All four vaccines use only the spike protein of the Covid19 virus to prompt an immune response in a vaccinated person. This spike protein is a characteristic feature of the outer coating of the Covid19 virus, and on its own is key to initiating an effective immune response after a vaccination. A vaccinated person’s immune response involves immediate attack on the ‘invading’ spike protein by antibodies and immune cells, and creates an immune memory of the Covid19 spike protein for protection against future infections. The differences between the vaccines are whether it is the DNA or RNA information for the spike protein or the actual pre-made spike protein being used as the active ingredient of the vaccine.
1) The Pfizer-BioNTech vaccine is made with a newer mRNA technology, where the active part of the vaccine is the Covid19 spike mRNA. When used in a vaccine, this mRNA is able to enter our cells local to the injection site, and prompt these cells to produce spike protein which then starts an immune response against the virus. Importantly, after the spike protein is produced according to the vaccine mRNA information, the mRNA is quickly destroyed by our cell enzymes.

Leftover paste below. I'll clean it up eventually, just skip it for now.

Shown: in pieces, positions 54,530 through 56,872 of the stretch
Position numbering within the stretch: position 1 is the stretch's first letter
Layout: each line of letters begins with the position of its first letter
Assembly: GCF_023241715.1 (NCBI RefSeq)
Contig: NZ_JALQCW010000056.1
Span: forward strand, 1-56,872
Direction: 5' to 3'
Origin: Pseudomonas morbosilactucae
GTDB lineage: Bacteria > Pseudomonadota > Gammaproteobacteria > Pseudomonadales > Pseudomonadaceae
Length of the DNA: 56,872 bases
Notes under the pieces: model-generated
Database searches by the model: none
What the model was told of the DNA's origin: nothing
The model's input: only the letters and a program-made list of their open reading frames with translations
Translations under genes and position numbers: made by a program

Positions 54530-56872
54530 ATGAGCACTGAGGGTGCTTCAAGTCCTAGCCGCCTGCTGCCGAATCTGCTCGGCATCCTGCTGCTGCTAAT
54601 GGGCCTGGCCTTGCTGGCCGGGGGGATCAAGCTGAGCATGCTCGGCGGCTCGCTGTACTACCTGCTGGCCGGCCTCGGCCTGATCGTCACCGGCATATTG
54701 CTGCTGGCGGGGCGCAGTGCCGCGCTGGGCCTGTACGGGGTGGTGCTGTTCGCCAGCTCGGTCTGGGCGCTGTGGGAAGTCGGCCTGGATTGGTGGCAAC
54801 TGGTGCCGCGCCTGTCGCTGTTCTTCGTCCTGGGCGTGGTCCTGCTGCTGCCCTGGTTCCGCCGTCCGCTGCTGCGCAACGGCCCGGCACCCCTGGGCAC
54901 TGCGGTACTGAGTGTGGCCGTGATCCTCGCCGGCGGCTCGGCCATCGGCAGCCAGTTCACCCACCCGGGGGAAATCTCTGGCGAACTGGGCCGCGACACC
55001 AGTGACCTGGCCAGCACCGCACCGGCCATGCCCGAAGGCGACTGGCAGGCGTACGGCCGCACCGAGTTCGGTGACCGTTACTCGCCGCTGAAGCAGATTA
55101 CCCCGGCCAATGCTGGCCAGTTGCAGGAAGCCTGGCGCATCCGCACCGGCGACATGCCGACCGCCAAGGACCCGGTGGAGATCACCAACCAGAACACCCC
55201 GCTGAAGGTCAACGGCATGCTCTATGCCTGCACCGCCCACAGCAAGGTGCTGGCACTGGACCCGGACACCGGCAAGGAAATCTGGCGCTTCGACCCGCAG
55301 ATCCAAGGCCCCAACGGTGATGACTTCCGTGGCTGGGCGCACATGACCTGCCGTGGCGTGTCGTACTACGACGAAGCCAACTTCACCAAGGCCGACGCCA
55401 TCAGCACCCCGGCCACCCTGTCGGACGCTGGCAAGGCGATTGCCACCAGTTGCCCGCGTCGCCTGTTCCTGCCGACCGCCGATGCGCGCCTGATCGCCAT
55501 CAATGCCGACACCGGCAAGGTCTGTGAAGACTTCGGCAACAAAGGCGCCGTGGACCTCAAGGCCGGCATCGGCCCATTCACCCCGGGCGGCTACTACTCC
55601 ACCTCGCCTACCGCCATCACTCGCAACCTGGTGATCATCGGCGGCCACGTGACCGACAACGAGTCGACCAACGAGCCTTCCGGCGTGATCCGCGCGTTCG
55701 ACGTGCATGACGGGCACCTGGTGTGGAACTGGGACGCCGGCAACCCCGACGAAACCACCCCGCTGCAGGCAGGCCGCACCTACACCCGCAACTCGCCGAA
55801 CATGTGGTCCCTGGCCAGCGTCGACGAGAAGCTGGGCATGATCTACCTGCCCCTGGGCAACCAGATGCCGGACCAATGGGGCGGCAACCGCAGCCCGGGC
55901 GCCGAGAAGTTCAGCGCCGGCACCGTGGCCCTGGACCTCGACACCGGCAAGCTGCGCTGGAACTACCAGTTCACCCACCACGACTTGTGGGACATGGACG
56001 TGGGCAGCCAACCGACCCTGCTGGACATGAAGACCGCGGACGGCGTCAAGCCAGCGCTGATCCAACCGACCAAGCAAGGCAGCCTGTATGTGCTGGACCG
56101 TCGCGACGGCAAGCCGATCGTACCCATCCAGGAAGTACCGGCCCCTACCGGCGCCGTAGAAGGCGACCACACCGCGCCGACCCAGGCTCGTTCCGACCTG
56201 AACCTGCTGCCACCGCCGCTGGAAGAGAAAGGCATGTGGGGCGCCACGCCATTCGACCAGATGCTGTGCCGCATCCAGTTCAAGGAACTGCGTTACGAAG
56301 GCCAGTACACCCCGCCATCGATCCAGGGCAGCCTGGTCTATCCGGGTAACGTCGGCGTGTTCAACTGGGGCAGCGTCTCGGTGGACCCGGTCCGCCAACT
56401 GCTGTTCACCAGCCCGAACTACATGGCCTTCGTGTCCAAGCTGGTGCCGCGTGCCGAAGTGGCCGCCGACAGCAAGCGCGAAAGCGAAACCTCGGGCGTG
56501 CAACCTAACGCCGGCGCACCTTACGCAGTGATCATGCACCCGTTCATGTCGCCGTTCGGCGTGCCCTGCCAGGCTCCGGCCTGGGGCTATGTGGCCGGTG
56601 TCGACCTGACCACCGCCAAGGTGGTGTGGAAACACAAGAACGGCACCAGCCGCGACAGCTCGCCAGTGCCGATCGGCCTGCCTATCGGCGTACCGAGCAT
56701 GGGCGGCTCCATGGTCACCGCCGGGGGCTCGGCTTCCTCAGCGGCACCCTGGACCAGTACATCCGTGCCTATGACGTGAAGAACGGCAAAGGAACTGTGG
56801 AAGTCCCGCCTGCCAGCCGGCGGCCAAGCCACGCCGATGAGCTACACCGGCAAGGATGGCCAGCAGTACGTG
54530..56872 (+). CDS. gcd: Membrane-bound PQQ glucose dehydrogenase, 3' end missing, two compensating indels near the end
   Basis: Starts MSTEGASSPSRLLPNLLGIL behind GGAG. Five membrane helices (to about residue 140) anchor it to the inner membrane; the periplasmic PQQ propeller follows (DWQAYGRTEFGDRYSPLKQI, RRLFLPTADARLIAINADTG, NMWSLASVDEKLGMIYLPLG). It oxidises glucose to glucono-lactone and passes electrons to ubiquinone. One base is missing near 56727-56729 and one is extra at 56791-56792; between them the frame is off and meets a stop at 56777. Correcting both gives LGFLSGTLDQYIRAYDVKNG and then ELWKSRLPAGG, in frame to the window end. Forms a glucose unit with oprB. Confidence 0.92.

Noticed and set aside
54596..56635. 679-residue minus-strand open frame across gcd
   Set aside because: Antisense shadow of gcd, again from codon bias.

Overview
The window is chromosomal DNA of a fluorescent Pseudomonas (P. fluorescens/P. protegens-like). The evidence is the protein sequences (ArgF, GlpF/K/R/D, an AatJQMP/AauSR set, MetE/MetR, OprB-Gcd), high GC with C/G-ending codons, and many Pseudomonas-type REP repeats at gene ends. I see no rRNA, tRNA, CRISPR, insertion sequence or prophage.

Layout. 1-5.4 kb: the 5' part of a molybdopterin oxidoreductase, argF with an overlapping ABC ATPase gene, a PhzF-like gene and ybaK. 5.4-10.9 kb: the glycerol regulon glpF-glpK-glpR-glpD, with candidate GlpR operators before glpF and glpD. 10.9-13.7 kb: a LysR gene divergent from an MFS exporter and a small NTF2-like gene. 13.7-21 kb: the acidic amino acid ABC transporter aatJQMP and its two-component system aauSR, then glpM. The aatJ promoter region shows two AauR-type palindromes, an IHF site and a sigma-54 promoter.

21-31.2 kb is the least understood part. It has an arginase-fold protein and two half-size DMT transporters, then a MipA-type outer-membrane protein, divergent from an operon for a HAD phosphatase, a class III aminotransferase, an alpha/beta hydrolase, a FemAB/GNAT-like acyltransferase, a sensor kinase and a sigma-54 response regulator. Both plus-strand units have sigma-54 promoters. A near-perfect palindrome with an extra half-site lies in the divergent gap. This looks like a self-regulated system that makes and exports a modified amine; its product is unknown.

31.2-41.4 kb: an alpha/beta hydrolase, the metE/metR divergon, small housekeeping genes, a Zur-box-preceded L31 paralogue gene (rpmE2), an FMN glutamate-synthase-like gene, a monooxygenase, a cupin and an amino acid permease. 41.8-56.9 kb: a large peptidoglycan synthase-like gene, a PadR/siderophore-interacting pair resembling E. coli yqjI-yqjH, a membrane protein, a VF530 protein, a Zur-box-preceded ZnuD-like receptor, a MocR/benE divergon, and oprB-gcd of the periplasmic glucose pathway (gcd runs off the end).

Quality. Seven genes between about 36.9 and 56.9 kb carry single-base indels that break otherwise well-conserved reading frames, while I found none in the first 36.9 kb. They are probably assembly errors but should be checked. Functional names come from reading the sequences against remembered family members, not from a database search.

2) and 3) Both the Oxford- AstraZeneca vaccine and Janssen vaccine are produced using viral vectors, where DNA for the Covid19 spike protein is exchanged with DNA inside a harmless virus such as the common cold adenovirus. The altered adenovirus containing the Covid spike DNA is injected as the active part of the vaccine and used by the vaccinated person’s cells to produce spike proteins to alert their immune system
4) The Novavax vaccine is made using traditional protein-adjuvant technology where the spike protein is first made in the lab, and bonded to a large plant molecule (adjuvant) that is known to further boost the immune response of the vaccinated person. This Spike protein-adjuvant molecule then is the active ingredient of the Novavax vaccine. 
Are any of these vaccines live or infectious? 
Each vaccine contains either the information (as mRNA or DNA) or pre-made protein for just the Covid19 spike protein, and because there is no intact or live Covid19 virus present in the vaccine, the vaccine cannot give you Covid. None of the vaccines contain any human or other cellular material from their production.